Marcel Shackelly

I would like to think that my life, so far, has been interesting, including even before I was born. The few stories that I have of my great grandparents, sound pretty interesting, I wish that I knew more about them, or even what life was like pre-European contact. From what I have been told, my great great grandfather from my father's side, was a trader that used to travel around our territory and into other territories, in order to be able to do that he had to be able to speak 6 different languages.  He had horses that he would use to pack his goods, and he was always crossing mountains, Shexlex, man of the mountains, was his name. When the Indian agents came around and started putting people's names in books, they couldn't write a lot of them, so when they wrote his name, they turned it into Shackelly, my last name.

Both of my parents and all of my aunties and uncles, went to Residential school, where they tried to take the 'Indian' out of them. I have two boys, and couldn't imagine what my grandparents went through, having your children taken away, it must have been really quiet and sad on the reservations when everyone was sent to school. Different people that have been to residential school have their own stories and opinions about what it was like, some people thought that it was worse at home, and other people went through 'hell'. In terms of the goals of taking out the Indian, breaking down people's confidence and faith in themselves appears to have been one goal. My father's goal seemed to be opposite to that, making sure that my siblings and I had the confidence and belief that we could do whatever we wanted to do in life, and really encouraged post-secondary education. I would have done whatever he told me to, and I wanted him to, he would tell me to run up a mountain, and touch the cliff, and come back, without question, I was out the door. The choice of what I wanted to do was always mine though, I was the youngest child, so my older sister and brother were always looking out for me, but I pretty much did what I wanted when I wanted.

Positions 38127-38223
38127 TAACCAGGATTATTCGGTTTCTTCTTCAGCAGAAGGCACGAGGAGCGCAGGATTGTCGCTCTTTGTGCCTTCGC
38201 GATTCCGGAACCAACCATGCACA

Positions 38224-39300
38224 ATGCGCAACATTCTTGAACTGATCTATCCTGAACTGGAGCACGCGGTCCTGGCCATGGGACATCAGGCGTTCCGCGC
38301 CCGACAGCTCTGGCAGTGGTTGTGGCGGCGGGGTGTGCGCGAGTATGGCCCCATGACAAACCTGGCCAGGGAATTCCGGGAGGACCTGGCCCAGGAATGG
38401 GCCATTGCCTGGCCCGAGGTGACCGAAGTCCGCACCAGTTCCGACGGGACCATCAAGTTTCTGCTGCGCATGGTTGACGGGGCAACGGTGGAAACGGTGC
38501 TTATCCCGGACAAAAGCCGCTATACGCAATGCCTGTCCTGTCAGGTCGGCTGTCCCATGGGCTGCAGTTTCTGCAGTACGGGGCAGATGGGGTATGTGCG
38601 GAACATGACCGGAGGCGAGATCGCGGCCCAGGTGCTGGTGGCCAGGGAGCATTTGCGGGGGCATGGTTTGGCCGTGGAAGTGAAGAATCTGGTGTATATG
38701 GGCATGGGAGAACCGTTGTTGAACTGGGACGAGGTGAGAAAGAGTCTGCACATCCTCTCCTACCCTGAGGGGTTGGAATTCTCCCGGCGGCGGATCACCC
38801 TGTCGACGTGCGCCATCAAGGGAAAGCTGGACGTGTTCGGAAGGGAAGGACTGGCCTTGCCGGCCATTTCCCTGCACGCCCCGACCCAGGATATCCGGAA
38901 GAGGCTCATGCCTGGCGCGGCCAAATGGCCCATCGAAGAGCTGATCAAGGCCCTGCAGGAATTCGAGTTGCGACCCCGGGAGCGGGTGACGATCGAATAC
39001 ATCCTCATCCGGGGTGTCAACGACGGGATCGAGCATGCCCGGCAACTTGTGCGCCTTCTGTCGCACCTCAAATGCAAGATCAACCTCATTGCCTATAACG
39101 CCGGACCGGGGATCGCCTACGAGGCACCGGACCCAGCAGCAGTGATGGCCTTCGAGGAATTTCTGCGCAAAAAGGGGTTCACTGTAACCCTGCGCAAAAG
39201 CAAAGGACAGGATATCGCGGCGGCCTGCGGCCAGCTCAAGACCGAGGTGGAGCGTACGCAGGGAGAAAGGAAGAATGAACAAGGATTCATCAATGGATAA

My father died when I was 13. When I read the Shana script, I really liked it; the similarities of what the story was about and what I believe in were really close. I can be a fairly deep thinker, and hope that I just didn't project what my story has been like, and that my job acting gives the story justice. When the Director wanted to talk to me the first time, as busy as my life was, I thought, "why tell everyone else that they can do anything they want, and to explore different opportunities and you're not going to do it yourself." In a way I felt I had a duty to go and have the meeting, I am glad that I took the meeting and had the chance to participate in the Shana project. I like to think that I am like the willow bush that I used to make slingshots out of, flexible enough to bend to life's shenanigans, and at other times firm enough to deliver painful snaps commanding respect.